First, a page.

Importance of trimming the XTAL on wireless systems

Document created by Pablo Noriega Navarro Employee on Sep 14, 2016Last modified by josem.reyes.chaidez on Feb 20, 2017
Version 5Show Document
  • View in full screen mode

Wireless communication systems require several different components or parts to achieve reliable systems. Components like the antenna, radio and XTAL are all key elements in wireless communication. Here however, the XTAL will be discussed.

 

 

In the Kinetis W series, for example, the XTAL used for wireless operation is usually the oscillator also used as a core clock. Now, while this external oscillator is connected to the MCU, it is also connected to an internal programmable capacitor bank. What is the purpose of these capacitor banks? To allow frequency trimming.

 

And why would you want to trim the frequency provided by this oscillator? Well, to properly adjust the central frequency to where it should be operating. This option exists because not every design is going to be the same: not the same PCB, not the same components, not the same manufacturing process. Thus, having the option to adjust the frequency provided by the external oscillator allows to any possible device to operate under the same conditions is essential.

 

Let’s say your design is using a 32 MHz external oscillator, but because of the conditions of your whole design, the operating frequency ends up being slightly different. Now, if this design transmits over the air through 802.15.4, there could be some consequences to this slight shift in frequency. This capture shows a transmission made without being centered in the desired channel.

 

Central frequency should be centered on 2.405 GHz. By default, it evidently is not.

This signal should be centered exactly on 2405 MHz, as specified by IEEE 802.15.4 channel 11.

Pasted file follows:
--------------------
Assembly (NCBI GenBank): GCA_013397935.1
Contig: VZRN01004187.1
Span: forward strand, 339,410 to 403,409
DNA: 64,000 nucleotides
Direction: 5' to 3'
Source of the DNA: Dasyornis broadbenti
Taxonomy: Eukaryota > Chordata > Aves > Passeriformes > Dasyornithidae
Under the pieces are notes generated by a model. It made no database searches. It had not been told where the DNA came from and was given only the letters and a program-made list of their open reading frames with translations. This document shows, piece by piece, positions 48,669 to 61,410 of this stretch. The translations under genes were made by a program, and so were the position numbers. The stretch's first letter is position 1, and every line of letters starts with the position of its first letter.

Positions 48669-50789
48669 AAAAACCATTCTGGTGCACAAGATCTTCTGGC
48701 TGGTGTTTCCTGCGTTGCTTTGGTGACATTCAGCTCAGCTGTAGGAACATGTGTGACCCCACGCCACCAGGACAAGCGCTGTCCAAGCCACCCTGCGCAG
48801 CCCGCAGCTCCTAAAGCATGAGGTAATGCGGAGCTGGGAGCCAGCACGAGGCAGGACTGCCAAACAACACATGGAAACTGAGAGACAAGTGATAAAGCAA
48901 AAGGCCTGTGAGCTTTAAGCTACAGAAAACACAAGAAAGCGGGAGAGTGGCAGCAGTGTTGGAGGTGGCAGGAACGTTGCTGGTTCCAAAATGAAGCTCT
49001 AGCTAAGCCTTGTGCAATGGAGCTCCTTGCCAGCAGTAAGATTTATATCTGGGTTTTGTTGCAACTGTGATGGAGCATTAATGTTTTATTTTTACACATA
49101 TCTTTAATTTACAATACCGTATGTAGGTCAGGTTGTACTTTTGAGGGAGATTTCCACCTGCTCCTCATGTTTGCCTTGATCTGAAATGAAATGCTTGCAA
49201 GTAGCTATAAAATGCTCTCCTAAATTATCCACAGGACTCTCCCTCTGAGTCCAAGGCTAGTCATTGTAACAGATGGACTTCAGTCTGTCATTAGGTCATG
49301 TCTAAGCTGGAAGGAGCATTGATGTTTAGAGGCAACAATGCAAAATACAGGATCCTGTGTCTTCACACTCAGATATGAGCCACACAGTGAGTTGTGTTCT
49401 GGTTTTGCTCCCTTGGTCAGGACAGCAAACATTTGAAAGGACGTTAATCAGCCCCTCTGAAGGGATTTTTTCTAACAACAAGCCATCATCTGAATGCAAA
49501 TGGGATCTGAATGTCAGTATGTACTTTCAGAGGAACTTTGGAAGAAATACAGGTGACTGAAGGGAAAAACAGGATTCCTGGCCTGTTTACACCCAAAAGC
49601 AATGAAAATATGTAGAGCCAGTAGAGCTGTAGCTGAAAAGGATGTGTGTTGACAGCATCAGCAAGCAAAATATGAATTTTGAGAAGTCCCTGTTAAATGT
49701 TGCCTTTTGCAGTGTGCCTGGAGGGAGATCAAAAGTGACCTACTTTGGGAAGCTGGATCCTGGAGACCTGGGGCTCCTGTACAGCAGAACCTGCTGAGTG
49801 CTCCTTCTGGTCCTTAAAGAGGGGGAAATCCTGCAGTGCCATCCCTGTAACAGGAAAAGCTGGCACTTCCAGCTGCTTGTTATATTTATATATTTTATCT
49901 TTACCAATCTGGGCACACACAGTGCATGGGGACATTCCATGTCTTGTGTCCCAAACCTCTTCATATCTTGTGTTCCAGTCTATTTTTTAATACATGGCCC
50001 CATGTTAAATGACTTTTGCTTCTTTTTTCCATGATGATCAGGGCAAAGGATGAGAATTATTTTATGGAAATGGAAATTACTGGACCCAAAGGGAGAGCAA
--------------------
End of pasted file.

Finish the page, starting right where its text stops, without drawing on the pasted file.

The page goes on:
As you may see, in this case the frequency is actually centered on 2405.0259 MHz.

 

Trimming these capacitors to change the frequency obtained from the oscillator can help to adjust error. In this case, the frequency was adjusted so that it was centered in the central frequency of the desired channel, to prevent any possible mistakes while transmitting to other devices.

 

Trimming the XTAL allowed us to center the frequency on 2.405 GHz.

Once the XTAL is trimmed, the signal is effectively centered on 802.15.4 channel 11's frequency, 2405 MHz.

 

Both transmit and receive are affected by incorrect frequency trim. Receiver performance is degraded when either (or both) of the transmitting or receiving stations have a frequency offset. And if both transmitting and receiving stations have frequency offsets in opposite directions the result is the receiver experiences the sum of the frequency offsets.

 

Now, when trimming the frequency of a design, there are two possibilities:

  • That the board layout design, board manufacturing and component selection have repeatable values of resistance, capacitance and inductance, resulting in a stable XTAL trim – The components and manufacturing process of the board are reliable enough, allowing you to characterize the XTAL trim during the system development and then use it every board during production.
  • That the design and component selection do not result in a stable XTAL trim – If there is considerable variation between different boards of the same design or components used in the board manufacturing, you would need to implement a XTAL trim procedure during the production process, and somehow program that trim value into the device's NVM.

 

For evaluation purposes, a manual adjustment could be done to a single device, modifying the corresponding XTAL trim register, and then including said adjustment in the evaluation application.

 

The two posts linked explain how to modify and use the SMAC Connectivity Test demo to find the proper XTAL trim for KW40Z and KW41Z.

3 people found this helpful

Attachments

    Outcomes